For instance, using NVC or other mediation processes, I could help dissenting associates reach an agreement about what marketing strategies to adopt for a new service or product while never once asking them to consider whether the product or their organization has consequences to the earth, to wildlife or to future generations. My job as a mediating facilitator is to assist members come to a shared understanding about the needs they’re attempting to satisfy within the context of their organization mandate. It’s not within my job description as a facilitator to question the organization’s purpose. Sadly and tragically, “professionalism” (or as Rosenberg called it: “bureaucratic language”) underwrites a lot of inhumane and unethical decisions. I believe however that it’s absolutely my job as an engaged citizen who cares about the health of the planet and its inhabitants to question any organization’s purpose. Will I? Will you? Will we? And what price will be exacted for doing so?
It turns out that our clamouring insistence to be seen, to be heard, to be understood, to be accepted and respected for our choices and unique take on things (all of which are needs) can occupy enormous amounts of our precious attention to the point of eclipsing our human obligation to life and to future generations. Even when love, peace, nonviolence, etc are said to be central to our conversations, those conversations typically remain human-centric. And what about the rest of the world?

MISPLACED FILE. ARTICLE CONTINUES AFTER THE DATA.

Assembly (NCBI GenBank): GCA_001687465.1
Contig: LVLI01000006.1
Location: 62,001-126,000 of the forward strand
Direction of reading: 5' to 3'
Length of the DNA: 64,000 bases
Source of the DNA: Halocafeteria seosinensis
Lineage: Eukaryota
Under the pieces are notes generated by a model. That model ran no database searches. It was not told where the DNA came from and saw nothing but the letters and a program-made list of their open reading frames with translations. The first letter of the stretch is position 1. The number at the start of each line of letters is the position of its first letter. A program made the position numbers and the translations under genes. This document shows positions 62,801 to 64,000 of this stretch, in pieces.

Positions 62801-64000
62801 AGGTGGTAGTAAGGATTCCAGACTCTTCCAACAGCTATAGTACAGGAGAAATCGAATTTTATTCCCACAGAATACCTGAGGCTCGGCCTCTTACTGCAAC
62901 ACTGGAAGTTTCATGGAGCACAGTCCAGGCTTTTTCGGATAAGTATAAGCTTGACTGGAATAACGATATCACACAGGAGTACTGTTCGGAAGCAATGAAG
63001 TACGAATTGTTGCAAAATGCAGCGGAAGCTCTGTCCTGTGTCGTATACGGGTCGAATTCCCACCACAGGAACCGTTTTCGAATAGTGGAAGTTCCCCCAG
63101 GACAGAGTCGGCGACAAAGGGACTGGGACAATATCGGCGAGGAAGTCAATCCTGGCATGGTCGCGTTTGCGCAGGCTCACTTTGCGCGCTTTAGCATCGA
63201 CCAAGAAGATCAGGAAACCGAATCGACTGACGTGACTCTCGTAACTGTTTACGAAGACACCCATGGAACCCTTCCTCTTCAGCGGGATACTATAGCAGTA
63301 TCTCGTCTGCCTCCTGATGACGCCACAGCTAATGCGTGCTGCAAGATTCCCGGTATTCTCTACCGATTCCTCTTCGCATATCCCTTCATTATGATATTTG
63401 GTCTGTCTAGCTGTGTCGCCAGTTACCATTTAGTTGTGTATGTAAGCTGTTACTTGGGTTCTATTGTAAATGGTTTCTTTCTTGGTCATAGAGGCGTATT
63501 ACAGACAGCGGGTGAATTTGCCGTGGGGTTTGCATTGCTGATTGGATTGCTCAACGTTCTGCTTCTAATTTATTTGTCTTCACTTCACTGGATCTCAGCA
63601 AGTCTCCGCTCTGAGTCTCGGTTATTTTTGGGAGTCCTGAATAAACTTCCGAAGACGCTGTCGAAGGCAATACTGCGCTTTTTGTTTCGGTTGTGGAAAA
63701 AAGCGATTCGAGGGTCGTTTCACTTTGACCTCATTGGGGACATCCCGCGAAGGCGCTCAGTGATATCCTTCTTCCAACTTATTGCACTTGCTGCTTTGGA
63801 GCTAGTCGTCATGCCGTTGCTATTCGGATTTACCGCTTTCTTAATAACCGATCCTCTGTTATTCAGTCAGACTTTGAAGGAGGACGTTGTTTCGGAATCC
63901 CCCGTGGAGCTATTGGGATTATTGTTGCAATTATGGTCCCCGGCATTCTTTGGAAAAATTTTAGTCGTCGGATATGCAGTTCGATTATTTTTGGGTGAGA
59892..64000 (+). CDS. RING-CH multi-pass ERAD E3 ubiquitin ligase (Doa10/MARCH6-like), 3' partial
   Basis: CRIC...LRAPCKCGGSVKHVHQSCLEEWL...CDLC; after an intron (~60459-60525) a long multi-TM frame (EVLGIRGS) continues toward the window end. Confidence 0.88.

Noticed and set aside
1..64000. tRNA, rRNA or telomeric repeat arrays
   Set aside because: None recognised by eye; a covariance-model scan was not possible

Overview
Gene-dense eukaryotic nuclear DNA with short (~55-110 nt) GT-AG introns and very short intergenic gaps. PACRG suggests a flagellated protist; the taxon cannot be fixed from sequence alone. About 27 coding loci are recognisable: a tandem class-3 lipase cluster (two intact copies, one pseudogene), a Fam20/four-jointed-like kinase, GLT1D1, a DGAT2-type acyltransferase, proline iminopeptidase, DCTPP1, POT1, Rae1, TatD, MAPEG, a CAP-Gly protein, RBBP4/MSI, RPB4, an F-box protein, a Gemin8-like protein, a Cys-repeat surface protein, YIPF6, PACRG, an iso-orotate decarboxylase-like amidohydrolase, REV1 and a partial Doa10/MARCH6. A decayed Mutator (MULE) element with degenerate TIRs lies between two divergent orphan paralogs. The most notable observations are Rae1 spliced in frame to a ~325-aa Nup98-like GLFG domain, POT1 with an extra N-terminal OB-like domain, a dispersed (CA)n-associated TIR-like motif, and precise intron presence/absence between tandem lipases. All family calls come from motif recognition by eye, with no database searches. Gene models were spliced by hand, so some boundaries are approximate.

What about the rest of the world?
It was never made apparent to me as a child or later as an adult that my own well-being derived from the health of all that sustained me. It was never instilled in me that it was therefore my/our responsibility to make the needs of life a priority. Mostly what has been sold to me by the dominant culture is the ‘right’ I have to pursue the lifestyle that I choose irrespective of the needs of life. I have been taught that when things aren’t going the way I want them to go, it’s mostly because I am either not attending to my needs or not implementing effective strategies to fulfill them.
It’s so easy to come to NVC in search of ways to attend to one's own needs. How could it be otherwise when the most commonly trafficked understanding of NEEDS is unbalanced and skewed in the direction of the human? And yet caring for our needs, while not to be entirely dismissed or considered wrong, simply does not encompass the realities of life on planet earth and the mandatory obligation we have as caring citizens to recognize and nurture the reciprocal nature of our relationship with the natural world. Marshall Rosenberg wrote that, "Our survival as a species depends on our ability to recognize that our well-being and the well-being of others are in fact one and the same.” Surely ‘others’ cannot simply refer to human life. I don’t think it would be a stretch to say that our survival as a species depends on our ability to recognize that our well-being and the well-being of ALL OF LIFE are in fact one and the same.